A recurring 2006 election-year theme is playing itself out in the race for who will represent Bucks County in Congress. The Democratic challenger tries to link his opponent to an unpopular president and his war, as well as scandals stemming from disgraced lobbyist Jack Abramoff; the Republican works to emphasize his credentials as an independent moderate who's in step with middle-class voters.
The performers in this little play are first-term incumbent Michael Fitzpatrick (R-District 8) and Patrick Murphy, who served in Iraq as a paratrooper.
The Rothenberg political report, a nonpartisan newsletter that rates competitive races across the country, said that the district was leaning Republican, as opposed to the heated races for the 6th and 7th districts, which it listed as toss-ups.
But the district went with the Democratic presidential candidate in 2000 and 2004, leading some Democrats to think that voters may be ready to send one of their own to Washington.
Murphy asserted that his campaign is part of a national party effort to take back the House and set a new course in Iraq, as well as here at home.
"I think it's clear to most people that change is on the way," said Murphy.
Fitzpatrick countered the assertion that he acts in step with congressional Republicans and the White House.
"I'm an independent and always have been," he said. "I represent my district. Neither party nor partisan philosophy is put in front of the interests of my district."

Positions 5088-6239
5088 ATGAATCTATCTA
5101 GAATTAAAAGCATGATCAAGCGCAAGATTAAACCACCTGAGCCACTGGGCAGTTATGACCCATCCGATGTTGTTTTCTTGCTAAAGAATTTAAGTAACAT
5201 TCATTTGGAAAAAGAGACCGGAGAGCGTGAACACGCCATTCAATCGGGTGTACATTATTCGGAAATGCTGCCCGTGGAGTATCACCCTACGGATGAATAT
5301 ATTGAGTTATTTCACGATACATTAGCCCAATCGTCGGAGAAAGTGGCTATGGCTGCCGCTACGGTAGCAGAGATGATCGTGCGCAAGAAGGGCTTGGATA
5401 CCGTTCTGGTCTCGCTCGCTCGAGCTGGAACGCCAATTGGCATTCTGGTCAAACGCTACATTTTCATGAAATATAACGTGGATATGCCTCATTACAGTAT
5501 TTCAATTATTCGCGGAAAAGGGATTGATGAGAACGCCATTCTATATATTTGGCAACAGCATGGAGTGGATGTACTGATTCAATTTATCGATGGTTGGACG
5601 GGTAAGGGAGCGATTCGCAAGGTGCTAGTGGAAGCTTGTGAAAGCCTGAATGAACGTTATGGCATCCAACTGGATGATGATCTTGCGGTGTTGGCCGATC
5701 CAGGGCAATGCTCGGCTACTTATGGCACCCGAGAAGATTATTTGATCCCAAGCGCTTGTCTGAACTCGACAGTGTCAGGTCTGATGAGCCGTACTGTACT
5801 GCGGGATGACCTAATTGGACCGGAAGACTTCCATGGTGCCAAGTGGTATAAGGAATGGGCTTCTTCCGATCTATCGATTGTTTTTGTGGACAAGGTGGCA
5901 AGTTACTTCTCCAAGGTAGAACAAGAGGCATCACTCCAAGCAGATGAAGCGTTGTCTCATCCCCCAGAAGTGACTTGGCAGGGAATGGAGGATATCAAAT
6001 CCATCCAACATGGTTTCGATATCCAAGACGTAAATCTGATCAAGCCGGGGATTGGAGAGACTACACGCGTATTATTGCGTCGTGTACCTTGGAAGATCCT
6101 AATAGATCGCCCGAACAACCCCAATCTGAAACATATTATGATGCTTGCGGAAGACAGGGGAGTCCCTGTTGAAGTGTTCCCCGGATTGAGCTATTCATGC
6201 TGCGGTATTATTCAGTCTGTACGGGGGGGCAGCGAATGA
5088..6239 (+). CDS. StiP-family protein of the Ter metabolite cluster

A centerpiece of Murphy's campaign is his Iraq plan, which calls for National Guard troops and reservists to be recalled within six months. "We need to refocus the war on terrorism, and go after Osama bin Laden."
Fitzpatrick said the main difference between himself and his opponent vis-à-vis Iraq is over setting withdrawal timetables, which he feels will only embolden Sunni and Shi'ite extremists.
"Bin Laden has called for the defeat of America in Iraq," stated Fitzpatrick. "To precipitously and quickly withdraw all troops is dangerous, and would significantly compromise the democracy in Iraq and send the wrong message to the terrorists who wish to defeat us there."
Fitzpatrick pointed out that in his first debate with his opponent — which took place on a live-radio call-in show in August — that Murphy criticized him for asserting that Israel has the right to conduct a pre-emptive strike against Iran.
"Israel must retain the right of self-defense, including a pre-emptive strike against Iran, if the situation is so serious and requires it," said Fitzpatrick.
Murphy countered that news reports magnified the difference between the two positions. He said that both candidates — and both parties — wholeheartedly support Israel and its right to respond to aggression.
But the challenger does argue that the United States should be conducting a more proactive diplomatic effort on the Iranian front, and blasted the administration for not holding direct talks with Tehran.
Murphy has projected himself as a reformer who would work to make elected officials' dealings with lobbyists more transparent — and try to prevent the kind of scandals that brought down former House Majority Leader Tom DeLay.
As such, he has backed the proposal to eliminate lobbyist-paid trips for legislators.
However, some in the pro-Israel community fear that such a rule would eliminate junkets to Israel, used to provide Senate and House members with a certain context to the Middle East.
Murphy said that he was not against those trips, but did not clarify which ones would be out.
Fitzpatrick also defended congressional trips to Israel, saying that ethics reform is needed. He, too, offered few specifics.